This has proved to be a convenient smokescreen on the part of the Minister in that she can seem to be resolute in regard to a problem that does not exist while real problems for her Department are manifesting themselves in the cuts she announced in November and December about which we hear daily on our national radio.

If the Deputy was present he would have heard my reply, which was that I did not and did not need to——

I heard the answer.

There are a couple of issues here. An interdepartmental committee isin situ, discussing the implications of accession on a number of issues, one of which has been the impact on benefits and free access of labour. The question asked the likely number of their citizens who would avail of the right to transfer their social welfare payments after 1 May 2004. I cannot answer that, on the basis that I do not know how many people will transfer, nor does anybody else——

Did the Minister speak to her British counterpart?

——know how many people will transfer their entitlements.

The time has expired for dealing with these questions.

The likely number?

No one knows that. I cannot even tell the French Government how many people here will travel to France and export their entitlements because I do not know.

Less than 2%.

I am sorry, I cannot see into people's minds. We have not been able to get an estimate. Some 1% appears to be the likely number who will transfer within the EU. It would be wrong, illogical and inconsiderate not to have imposed certain changes given that Ireland is the only country in the EU that has not protected its social welfare system. If nothing happens, nothing happens.

The time has expired for dealing with these questions. We must move on to the next question.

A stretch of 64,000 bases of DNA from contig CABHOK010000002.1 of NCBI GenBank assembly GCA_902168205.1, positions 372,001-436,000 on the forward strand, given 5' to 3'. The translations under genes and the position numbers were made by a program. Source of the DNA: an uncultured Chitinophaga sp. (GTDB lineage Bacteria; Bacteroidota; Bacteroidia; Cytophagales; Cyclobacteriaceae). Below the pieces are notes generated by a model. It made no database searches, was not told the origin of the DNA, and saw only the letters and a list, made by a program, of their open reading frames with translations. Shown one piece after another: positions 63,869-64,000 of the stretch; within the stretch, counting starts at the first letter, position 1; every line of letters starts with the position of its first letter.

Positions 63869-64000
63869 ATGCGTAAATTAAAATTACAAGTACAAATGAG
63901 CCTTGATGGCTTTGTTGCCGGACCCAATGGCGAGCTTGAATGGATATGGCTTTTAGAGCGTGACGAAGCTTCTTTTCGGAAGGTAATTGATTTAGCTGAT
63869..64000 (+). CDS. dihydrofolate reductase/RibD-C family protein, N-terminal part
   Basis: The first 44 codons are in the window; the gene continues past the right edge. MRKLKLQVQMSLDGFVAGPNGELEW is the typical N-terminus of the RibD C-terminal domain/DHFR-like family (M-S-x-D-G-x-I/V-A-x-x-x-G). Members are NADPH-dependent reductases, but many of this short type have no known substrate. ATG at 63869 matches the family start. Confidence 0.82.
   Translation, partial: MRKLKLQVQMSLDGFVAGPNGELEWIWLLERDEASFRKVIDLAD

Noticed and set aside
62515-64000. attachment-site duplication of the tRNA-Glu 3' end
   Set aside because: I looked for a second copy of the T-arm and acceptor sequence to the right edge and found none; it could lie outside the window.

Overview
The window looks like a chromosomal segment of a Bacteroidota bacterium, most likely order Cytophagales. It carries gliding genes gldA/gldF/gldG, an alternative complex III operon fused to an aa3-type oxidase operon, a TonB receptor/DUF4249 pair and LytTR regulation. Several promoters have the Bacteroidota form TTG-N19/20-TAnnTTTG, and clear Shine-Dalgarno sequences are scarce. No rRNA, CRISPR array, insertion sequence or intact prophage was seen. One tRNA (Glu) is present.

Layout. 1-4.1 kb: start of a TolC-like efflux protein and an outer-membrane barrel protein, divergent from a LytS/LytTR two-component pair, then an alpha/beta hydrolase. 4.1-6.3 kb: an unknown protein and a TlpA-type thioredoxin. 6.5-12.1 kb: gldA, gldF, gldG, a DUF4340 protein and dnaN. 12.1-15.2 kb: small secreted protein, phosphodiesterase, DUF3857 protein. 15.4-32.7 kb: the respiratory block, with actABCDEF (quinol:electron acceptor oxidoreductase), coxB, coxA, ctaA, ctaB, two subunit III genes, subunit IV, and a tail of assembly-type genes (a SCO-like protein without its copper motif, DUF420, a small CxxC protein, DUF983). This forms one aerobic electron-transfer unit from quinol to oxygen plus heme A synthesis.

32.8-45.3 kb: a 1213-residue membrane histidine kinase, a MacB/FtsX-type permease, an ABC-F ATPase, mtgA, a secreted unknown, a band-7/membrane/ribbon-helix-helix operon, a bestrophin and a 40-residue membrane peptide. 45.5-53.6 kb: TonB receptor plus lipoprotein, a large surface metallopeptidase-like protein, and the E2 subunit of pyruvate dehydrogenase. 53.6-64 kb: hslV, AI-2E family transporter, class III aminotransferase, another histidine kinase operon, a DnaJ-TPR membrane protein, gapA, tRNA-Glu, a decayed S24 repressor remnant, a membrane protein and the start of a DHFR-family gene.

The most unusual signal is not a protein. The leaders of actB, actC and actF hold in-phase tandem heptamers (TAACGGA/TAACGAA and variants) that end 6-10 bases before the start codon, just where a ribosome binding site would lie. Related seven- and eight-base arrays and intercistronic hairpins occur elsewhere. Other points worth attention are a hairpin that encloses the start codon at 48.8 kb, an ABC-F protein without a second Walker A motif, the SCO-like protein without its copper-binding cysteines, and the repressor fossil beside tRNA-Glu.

If there was an overburdening on our social welfare system, I am sure the Deputy would do his duty by advising the Minister she had not done her job and had not prepared.

The Minister will have to conclude.

I have prepared fairly.

Willie Penrose

Ceist:

92 Mr. Penrose asked the Minister for Social and Family Affairs if her attention has been drawn to the severe difficulties created for persons in seasonal, term or limited contract employment, such as school wardens, as a result of the decision of her Department not to pay unemployment benefit award for any period in which they are laid off, such as Easter or Christmas or periods in the summer; if there are holiday days accrued; the steps she intends to take to deal with this anomaly in view of the hardship it can create for persons on low incomes; and if she will make a statement on the matter. [7965/04]

Amharc ar fhreagra

Social welfare legislation provides for the payment of unemployment benefit in respect of days of unemployment. Any day on which a person either receives or has an entitlement to holiday pay is not regarded as a day of unemployment and a person has no entitlement to unemployment benefit in respect of that day.

With the exception of people in school-related employment, people in seasonal, term or limited contract employment who claimed unemployment benefit have always had to supply details of all holiday pay entitlements due during each temporary lay-off period. Unemployment benefit is not paid in respect of any day for which there is an entitlement to holiday pay.